Not to be confused with Hydrologic engineering. Hydraulic engineering as a sub-discipline of civil engineering is concerned with the flow and conveyance of fluids, principally water and sewage. One feature of these systems is the extensive use of gravity applied hydraulic engineering book pdf the motive force to cause the movement of the fluids. This area of civil engineering is intimately related to the design of bridges, dams, channels, canals, and levees, and to both sanitary and environmental engineering.
Hydraulic engineering is the application of the principles of fluid mechanics to problems dealing with the collection, storage, control, transport, regulation, measurement, and use of water. Before beginning a hydraulic engineering project, one must figure out how much water is involved. The hydraulic engineer is concerned with the transport of sediment by the river, the interaction of the water with its alluvial boundary, and the occurrence of scour and deposition. The hydraulic engineer actually develops conceptual designs for the various features which interact with water such as spillways and outlet works for dams, culverts for highways, canals and related structures for irrigation projects, and cooling-water facilities for thermal power plants.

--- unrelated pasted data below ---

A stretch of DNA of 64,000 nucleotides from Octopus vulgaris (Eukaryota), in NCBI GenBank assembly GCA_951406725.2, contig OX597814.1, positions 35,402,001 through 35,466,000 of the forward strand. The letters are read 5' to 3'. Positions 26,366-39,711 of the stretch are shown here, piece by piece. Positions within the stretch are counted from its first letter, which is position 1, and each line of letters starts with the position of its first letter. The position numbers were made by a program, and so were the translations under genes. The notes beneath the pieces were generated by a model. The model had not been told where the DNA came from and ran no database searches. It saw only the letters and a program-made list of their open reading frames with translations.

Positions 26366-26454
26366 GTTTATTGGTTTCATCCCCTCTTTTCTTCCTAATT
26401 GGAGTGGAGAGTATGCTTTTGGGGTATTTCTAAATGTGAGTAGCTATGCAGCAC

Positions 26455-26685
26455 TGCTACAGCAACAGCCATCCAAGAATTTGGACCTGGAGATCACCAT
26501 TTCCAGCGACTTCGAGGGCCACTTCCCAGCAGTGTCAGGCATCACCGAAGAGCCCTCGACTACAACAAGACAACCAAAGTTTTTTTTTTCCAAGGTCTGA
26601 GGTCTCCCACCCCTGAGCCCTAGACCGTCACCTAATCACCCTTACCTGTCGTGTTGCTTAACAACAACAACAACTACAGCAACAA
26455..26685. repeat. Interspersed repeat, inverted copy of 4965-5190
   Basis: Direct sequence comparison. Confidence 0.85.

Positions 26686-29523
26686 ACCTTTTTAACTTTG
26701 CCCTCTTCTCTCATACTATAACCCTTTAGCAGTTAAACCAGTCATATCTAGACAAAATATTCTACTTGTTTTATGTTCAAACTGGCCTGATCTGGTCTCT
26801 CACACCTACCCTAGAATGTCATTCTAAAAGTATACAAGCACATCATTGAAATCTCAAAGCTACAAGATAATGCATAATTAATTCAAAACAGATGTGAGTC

A few examples of the fundamental principles of hydraulic engineering include fluid mechanics, fluid flow, behavior of real fluids, hydrology, pipelines, open channel hydraulics, mechanics of sediment transport, physical modeling, hydraulic machines, and drainage hydraulics. Fundamentals of Hydraulic Engineering defines hydrostatics as the study of fluids at rest.
In a fluid at rest, there exists a force, known as pressure, that acts upon the fluid’s surroundings. 2, is not constant throughout the body of fluid.
Pressure, p, in a given body of fluid, increases with an increase in depth. Four basic devices for pressure measurement are a piezometer, manometer, differential manometer, Bourdon gauge, as well as an inclined manometer. On undisturbed submerged bodies, pressure acts along all surfaces of a body in a liquid, causing equal perpendicular forces in the body to act against the pressure of the liquid. This reaction is known as equilibrium.
More advanced applications of pressure are that on plane surfaces, curved surfaces, dams, and quadrant gates, just to name a few. Ideal fluid is incompressible and has no viscosity. Ideal fluid is only an imaginary fluid as all fluids that exist have some viscosity.
A viscous fluid will deform continuously under a shear force, whereas an ideal fluid doesn’t deform. The various effects of disturbance on a viscous flow are stable, transition and unstable.